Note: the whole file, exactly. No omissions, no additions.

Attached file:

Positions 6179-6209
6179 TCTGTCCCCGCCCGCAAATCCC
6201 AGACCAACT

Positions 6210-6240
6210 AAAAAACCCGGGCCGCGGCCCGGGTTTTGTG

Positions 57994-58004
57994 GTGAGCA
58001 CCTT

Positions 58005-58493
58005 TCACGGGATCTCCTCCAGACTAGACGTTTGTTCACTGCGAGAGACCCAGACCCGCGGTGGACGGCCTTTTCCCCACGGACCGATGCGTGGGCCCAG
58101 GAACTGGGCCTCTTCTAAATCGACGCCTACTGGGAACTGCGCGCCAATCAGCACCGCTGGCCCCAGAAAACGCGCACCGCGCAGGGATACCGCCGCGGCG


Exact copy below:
Positions 6179-6209
6179 TCTGTCCCCGCCCGCAAATCCC
6201 AGACCAACT

Positions 6210-6240
6210 AAAAAACCCGGGCCGCGGCCCGGGTTTTGTG

Positions 57994-58004
57994 GTGAGCA
58001 CCTT

Positions 58005-58493
58005 TCACGGGATCTCCTCCAGACTAGACGTTTGTTCACTGCGAGAGACCCAGACCCGCGGTGGACGGCCTTTTCCCCACGGACCGATGCGTGGGCCCAG
58101 GAACTGGGCCTCTTCTAAATCGACGCCTACTGGGAACTGCGCGCCAATCAGCACCGCTGGCCCCAGAAAACGCGCACCGCGCAGGGATACCGCCGCGGCG